Evgeny Yakimov, Bloomberg LP

Evgeny is a software engineer turned SRE working at Bloomberg London with a focus on real-time distributed systems. He is a keen technology enthusiast, exploring how to apply SRE concepts such as tracing to the area of trading systems. He advocates for an SRE culture shift at Bloomberg throughout engineering and product management, utilising methods like SLIs and SLOs to put reliability at the heart of the organisation.

Track 2

How to Do SRE When You Have No SRE

Thursday, 14:0014:45

Joan O'Callaghan, Udemy

This talk is for engineering organisations that don't have anyone dedicated to SRE type work, but you know enough to know that you really REALLY need it.

Where on earth can you even start? You want to make things better but you already have at least 2 other jobs to do as well. It doesn't seem possible.

Unfortunately, you're also the person that will be stuck fixing things when it all breaks so it's doubly in your best interest to try to prevent disasters if you can.

This talk gives extremely practical and realistic advice of how to get started, even if you only have 1 hour a week to dedicate to it. It'll help you find your weakest points and make things a little better, even without dedicated resources. Step by step, you'll be able to make your org much more reliable and reduce your stress levels. Also, less things will be on fire.

Joan O'Callaghan, Udemy

Joan O'Callaghan is a Site Operations Lead at Udemy. She has worked in SRE and Incident Management (in one form or another), for 13 years. She likes to host and write blameless post-mortems and take long walks on the beach where she has imaginary arguments with people that don't like reliability as much as she does. She is always very happy when she meets people more paranoid than her.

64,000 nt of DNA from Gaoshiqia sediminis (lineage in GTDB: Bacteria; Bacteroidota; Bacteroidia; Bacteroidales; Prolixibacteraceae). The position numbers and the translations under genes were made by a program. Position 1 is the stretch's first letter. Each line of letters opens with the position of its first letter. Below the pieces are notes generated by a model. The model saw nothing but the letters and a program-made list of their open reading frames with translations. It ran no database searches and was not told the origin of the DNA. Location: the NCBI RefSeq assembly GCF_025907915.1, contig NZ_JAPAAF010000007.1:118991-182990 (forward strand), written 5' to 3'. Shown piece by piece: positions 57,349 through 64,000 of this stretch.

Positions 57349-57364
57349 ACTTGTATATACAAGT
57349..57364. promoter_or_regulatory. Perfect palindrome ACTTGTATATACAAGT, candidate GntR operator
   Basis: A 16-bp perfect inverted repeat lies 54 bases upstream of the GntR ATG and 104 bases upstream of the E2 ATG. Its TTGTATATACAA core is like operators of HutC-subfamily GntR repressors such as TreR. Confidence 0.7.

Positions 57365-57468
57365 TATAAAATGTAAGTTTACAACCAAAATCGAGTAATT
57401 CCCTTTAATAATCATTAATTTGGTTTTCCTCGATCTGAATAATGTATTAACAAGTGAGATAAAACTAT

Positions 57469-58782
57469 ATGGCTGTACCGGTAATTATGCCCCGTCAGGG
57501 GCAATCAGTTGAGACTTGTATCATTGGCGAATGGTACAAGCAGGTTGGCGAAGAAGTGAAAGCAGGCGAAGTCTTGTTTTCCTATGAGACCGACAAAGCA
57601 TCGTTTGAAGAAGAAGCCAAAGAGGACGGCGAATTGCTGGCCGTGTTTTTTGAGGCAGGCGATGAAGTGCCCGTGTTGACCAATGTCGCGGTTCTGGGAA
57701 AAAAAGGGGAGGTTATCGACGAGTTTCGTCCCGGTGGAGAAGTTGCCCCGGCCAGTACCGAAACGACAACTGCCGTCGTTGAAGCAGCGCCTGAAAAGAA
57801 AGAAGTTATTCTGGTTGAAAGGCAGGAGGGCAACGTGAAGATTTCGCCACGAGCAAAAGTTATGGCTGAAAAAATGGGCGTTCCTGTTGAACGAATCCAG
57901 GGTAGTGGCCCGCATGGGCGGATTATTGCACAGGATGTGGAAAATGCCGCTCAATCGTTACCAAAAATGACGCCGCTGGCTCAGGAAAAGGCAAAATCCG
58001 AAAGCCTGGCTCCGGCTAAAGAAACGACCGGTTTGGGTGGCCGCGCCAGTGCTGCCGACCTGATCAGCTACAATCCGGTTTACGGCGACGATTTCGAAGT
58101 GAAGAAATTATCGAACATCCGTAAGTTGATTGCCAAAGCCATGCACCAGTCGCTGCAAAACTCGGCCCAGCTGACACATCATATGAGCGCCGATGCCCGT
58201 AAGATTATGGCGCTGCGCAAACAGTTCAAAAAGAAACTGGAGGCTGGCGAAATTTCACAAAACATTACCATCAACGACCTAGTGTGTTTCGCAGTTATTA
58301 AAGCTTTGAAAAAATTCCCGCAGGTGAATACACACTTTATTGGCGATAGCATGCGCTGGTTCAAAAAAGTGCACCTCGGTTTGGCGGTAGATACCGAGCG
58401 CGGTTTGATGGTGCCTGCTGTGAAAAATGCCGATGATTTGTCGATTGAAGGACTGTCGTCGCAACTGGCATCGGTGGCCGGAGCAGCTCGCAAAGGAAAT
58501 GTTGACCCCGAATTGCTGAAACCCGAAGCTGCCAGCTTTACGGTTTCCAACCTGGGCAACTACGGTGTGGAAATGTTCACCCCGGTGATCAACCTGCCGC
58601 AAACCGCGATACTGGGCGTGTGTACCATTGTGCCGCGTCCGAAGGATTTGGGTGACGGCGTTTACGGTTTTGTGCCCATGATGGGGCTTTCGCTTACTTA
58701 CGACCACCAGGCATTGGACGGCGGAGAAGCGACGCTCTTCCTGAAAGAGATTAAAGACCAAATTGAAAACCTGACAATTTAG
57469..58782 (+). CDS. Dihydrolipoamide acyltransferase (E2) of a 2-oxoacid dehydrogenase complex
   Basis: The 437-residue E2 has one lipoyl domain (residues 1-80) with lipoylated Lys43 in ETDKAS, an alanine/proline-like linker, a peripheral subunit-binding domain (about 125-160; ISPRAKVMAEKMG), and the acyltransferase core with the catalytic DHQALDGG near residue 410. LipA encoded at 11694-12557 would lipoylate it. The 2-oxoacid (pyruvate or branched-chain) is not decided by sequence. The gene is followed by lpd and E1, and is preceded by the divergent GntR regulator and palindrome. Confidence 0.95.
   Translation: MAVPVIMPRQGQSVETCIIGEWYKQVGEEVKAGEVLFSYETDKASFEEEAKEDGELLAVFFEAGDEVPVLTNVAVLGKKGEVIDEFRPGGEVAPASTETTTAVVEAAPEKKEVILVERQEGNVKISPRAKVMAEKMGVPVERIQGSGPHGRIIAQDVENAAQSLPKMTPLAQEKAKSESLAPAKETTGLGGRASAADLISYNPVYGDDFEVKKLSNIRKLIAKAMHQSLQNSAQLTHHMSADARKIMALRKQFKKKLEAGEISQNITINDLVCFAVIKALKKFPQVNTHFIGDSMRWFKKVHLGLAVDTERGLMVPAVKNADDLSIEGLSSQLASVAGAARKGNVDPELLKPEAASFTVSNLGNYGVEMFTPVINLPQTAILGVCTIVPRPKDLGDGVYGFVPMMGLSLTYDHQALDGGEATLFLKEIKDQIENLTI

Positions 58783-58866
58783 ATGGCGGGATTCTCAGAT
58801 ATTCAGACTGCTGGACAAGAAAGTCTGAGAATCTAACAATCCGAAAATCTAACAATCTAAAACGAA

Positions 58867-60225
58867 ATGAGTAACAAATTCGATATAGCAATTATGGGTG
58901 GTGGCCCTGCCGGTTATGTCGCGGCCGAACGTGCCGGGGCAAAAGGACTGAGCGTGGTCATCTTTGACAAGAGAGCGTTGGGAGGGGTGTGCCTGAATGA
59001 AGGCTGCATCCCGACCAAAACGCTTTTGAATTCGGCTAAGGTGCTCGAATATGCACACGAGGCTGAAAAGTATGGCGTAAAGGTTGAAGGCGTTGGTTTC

One on One SRE

Thursday, 14:4515:30

Amy Tobey

As someone who has carried the title of Site Reliability Engineer at many companies, I have struggled with how to influence an organization to make the changes necessary to ensure high availability, sustainably. Fixing things directly doesn't scale with the organization, so a broader approach is needed. Leadership usually desires the outcome of better availability and sometimes even say so publicly, but then what? In this talk, I will discuss the one-on-one approach I created for SRE outreach both proactively and in incident debriefs. I will demonstrate how this approach enables vulnerability and better information gathering through application of psychological safety principles.

Track 3

Statistics for Engineers

Thursday, 14:0017:30

Heinrich Hartmann, Circonus

Gathering all kinds of telemetry data is key to operating reliable distributed systems at scale. Once you have set-up your monitoring systems and recorded all relevant data, the challenge becomes to make sense of it and extract valuable information, like:

  • Are we fulfilling our SLO/SLA?
  • How did our query response times change with the last update?
  • When will I run out of disk space, when we continue to grow like this?